Policymakers at all levels are beginning to take action. The FDA cited several retailers and manufacturers of JUUL and similar products for selling or marketing them to appeal to youth. The WI Department of Health Services is continuing their campaign to educate parents on the changing nature of tobacco products. The Milwaukee City Council voted to add e-cigarettes to their municipal code , making it easier to cite retailers for violations. And it made national headlines last month when voters in San Francisco upheld a ban on all flavored tobacco products in their city-the strictest such ban in the country.
With e-cigarette use on the rise among middle and high school students in Wisconsin, efforts to reduce youth access to these products are essential. Learn more about JUUL here, and explore the UW-CTRI website for a collection of the latest research on e-cigarettes generally.
New Challenges for Cancer Patients
New challenges to the Affordable Care Act (ACA) may affect the cost and availability of health insurance for cancer patients and survivors.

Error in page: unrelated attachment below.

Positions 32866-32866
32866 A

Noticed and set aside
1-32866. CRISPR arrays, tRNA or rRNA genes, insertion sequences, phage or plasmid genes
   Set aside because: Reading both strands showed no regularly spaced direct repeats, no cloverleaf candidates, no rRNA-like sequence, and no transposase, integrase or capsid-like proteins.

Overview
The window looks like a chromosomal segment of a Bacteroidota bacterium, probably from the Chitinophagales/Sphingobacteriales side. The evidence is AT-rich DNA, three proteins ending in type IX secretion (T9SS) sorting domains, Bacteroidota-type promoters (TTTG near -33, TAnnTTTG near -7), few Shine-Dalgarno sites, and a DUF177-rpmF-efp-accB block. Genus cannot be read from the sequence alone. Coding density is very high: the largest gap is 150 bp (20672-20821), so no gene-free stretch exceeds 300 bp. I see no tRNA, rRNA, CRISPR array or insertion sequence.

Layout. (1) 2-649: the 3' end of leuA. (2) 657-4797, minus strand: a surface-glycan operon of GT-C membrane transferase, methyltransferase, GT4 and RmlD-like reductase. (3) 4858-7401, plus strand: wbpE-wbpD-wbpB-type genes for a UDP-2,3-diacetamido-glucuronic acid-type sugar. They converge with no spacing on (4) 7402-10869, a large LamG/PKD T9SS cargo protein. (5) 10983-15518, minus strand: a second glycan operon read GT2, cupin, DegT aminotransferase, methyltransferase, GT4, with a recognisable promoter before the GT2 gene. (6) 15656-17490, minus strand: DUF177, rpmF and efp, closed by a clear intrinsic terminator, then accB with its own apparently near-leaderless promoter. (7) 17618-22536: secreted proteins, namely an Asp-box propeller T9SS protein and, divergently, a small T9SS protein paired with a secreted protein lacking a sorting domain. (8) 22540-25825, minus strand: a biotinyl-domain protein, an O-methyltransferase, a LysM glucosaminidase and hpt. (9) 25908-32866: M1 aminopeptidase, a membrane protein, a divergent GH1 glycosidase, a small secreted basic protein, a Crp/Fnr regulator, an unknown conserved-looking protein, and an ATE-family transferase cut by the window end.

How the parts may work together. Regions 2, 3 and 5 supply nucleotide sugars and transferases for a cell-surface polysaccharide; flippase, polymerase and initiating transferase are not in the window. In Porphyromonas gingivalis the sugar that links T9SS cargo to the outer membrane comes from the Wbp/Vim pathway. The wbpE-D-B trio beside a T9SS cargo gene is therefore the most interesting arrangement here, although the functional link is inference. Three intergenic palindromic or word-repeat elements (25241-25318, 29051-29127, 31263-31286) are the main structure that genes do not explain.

S tate and federal officials have offered several proposals that experts say could increase costs for people with pre-existing conditions, as healthy consumers leave ACA marketplaces in favor of cheaper plans with fewer benefits and protections.  One example is a rule the Trump Administration proposed in February that would expand access to short-term health plans . Consumers who select these plans could be vulnerable to large bills or loss of coverage if they become sick, and both internal and external analyses show the rule could significantly raise premiums in the ACA marketplaces. After a huge outpouring of public comments by health groups and others in response to the rule, the comment period closed in April and a final rule could be released soon.